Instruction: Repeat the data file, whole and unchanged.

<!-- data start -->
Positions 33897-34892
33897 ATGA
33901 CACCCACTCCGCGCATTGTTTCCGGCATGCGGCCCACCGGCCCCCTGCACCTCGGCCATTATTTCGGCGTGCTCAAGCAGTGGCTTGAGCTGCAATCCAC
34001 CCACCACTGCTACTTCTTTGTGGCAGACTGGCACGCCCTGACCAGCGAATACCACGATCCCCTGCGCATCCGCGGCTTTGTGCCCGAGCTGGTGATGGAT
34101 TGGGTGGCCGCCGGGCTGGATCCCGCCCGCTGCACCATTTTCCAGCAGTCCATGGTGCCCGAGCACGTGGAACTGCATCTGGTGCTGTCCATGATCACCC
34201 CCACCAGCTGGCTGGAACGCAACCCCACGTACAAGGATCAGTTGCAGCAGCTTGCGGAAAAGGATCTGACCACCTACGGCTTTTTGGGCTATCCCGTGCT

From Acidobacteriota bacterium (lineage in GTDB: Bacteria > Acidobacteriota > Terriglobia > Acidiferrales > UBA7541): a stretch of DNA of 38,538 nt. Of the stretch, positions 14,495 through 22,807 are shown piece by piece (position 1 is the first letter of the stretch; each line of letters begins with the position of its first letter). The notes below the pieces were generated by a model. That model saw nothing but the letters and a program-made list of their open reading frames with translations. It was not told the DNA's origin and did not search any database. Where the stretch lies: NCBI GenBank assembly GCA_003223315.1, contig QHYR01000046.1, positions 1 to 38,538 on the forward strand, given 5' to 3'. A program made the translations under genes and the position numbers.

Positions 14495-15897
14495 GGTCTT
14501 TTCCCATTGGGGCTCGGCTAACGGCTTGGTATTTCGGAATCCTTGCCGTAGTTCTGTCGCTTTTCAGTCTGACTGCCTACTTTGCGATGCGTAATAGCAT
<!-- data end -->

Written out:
Positions 33897-34892
33897 ATGA
33901 CACCCACTCCGCGCATTGTTTCCGGCATGCGGCCCACCGGCCCCCTGCACCTCGGCCATTATTTCGGCGTGCTCAAGCAGTGGCTTGAGCTGCAATCCAC
34001 CCACCACTGCTACTTCTTTGTGGCAGACTGGCACGCCCTGACCAGCGAATACCACGATCCCCTGCGCATCCGCGGCTTTGTGCCCGAGCTGGTGATGGAT
34101 TGGGTGGCCGCCGGGCTGGATCCCGCCCGCTGCACCATTTTCCAGCAGTCCATGGTGCCCGAGCACGTGGAACTGCATCTGGTGCTGTCCATGATCACCC
34201 CCACCAGCTGGCTGGAACGCAACCCCACGTACAAGGATCAGTTGCAGCAGCTTGCGGAAAAGGATCTGACCACCTACGGCTTTTTGGGCTATCCCGTGCT

From Acidobacteriota bacterium (lineage in GTDB: Bacteria > Acidobacteriota > Terriglobia > Acidiferrales > UBA7541): a stretch of DNA of 38,538 nt. Of the stretch, positions 14,495 through 22,807 are shown piece by piece (position 1 is the first letter of the stretch; each line of letters begins with the position of its first letter). The notes below the pieces were generated by a model. That model saw nothing but the letters and a program-made list of their open reading frames with translations. It was not told the DNA's origin and did not search any database. Where the stretch lies: NCBI GenBank assembly GCA_003223315.1, contig QHYR01000046.1, positions 1 to 38,538 on the forward strand, given 5' to 3'. A program made the translations under genes and the position numbers.

Positions 14495-15897
14495 GGTCTT
14501 TTCCCATTGGGGCTCGGCTAACGGCTTGGTATTTCGGAATCCTTGCCGTAGTTCTGTCGCTTTTCAGTCTGACTGCCTACTTTGCGATGCGTAATAGCAT